Starting in Summer 2021, Georgia Tech will offer an opportunity for students to improve their financial literacy and well-being. GT 4100: Fundamentals of Personal Finance is a one-credit course developed to prepare students for financial planning during and after college.
The motivation for the course stemmed, in part, from a 2017 editorial in the Technique that noted the lack of a personal finance course at Georgia Tech. Starting salaries for Tech graduates are among the highest in the nation, yet many leave campus without a fundamental understanding of budgeting, managing student loan debt, and investing.
The course began in 2018 as a special topics course (GT 4801) taught by Jonathan Clarke, associate professor of finance in the Scheller College of Business, in coordination with the Office of Undergraduate Education (OUE).
Personal finance has always been a passion of mine," Clarke said. "I was just hoping to fill a need on campus. We had about 45 students in the first class. Since then it’s progressed to a permanent course number and is offered a couple of times a year.
The Student Government Association (SGA) played a big role in making sure the course became a permanent fixture on campus. "For the past few years, Georgia Tech has grown in emphasizing the holistic student experience, both in and out of the classroom," said Jackson Caruso, vice president of academic affairs for SGA. "Personal finance is an essential and integral part of life success. Ensuring Georgia Tech students have access to this education will not only be useful during their time at Tech, but as they progress into the workforce, graduate and professional programs, or other post-graduation pathways."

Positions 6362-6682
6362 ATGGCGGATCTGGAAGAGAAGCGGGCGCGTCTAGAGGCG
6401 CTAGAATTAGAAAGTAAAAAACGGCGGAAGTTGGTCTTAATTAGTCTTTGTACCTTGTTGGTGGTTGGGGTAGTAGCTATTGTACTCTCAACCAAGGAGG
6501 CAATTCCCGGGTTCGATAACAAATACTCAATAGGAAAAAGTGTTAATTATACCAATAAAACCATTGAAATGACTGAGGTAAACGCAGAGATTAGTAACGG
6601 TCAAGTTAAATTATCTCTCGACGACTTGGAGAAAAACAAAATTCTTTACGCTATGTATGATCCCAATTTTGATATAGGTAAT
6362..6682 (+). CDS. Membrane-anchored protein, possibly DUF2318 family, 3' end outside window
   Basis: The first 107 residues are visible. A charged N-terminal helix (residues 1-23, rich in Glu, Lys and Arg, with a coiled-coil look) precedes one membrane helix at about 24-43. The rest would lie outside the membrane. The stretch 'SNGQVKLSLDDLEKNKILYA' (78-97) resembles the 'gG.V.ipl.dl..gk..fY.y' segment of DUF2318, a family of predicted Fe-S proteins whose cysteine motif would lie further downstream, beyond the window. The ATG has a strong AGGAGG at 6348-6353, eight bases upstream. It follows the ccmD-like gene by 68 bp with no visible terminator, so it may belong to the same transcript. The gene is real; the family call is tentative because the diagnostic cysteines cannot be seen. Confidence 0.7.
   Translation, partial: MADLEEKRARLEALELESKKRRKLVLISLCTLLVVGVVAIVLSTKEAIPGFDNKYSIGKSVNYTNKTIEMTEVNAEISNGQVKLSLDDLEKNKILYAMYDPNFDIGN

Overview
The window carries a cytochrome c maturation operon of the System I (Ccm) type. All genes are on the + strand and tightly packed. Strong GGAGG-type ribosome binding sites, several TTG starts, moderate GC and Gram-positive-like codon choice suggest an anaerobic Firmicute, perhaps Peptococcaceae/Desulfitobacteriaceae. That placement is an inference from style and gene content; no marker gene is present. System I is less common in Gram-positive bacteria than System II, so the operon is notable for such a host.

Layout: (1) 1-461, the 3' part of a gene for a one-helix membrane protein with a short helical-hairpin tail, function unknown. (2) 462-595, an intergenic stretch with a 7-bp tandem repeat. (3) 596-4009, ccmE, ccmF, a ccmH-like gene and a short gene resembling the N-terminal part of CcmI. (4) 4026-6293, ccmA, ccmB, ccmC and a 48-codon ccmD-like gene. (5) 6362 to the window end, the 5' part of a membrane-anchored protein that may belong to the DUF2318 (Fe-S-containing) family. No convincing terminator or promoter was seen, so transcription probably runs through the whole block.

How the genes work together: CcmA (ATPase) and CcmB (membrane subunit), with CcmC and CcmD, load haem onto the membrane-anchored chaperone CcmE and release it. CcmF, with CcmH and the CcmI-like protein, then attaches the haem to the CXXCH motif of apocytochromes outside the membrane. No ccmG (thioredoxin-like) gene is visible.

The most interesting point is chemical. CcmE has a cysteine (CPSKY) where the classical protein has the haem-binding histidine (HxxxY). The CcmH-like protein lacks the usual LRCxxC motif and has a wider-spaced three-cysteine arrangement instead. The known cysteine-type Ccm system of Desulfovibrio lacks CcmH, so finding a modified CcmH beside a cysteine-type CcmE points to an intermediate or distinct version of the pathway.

GT 4100 will cover a core set of knowledge that students need to be financially literate and build wealth. Students taking the course can expect to learn about budgeting, financial planning, investing, and managing risk, among other topics. In doing so, they can obtain a greater degree of comfort in making financial decisions.
Steven P. Girardot, associate vice provost for Undergraduate Education, helped Clarke in the initial planning of GT 4801 and is excited about how the new course will support Georgia Tech's Complete College Georgia (CCG) work. CCG is a statewide initiative to improve graduation and retention rates at all University System of Georgia institutions. "Recently, CCG incorporated ‘Beyond Financial Aid’ as an area of focus," Girardot said. "This calls for us to help improve the financial literacy of our graduates. We are fortunate to have one of the top business colleges around to help partner on this goal and offer this important course for students.”
Clarke is optimistic about GT 4100 and hopes that it can continue to grow. "I'd like the course to provide some personal finance programming to incoming first-year students — this is a critical time for students to gain some personal finance knowledge," he said. "I'd also like to expand the course to graduate students — who often need a better understanding of personal finance skills." He would also like to see a portion of the course moved online to improve its reach.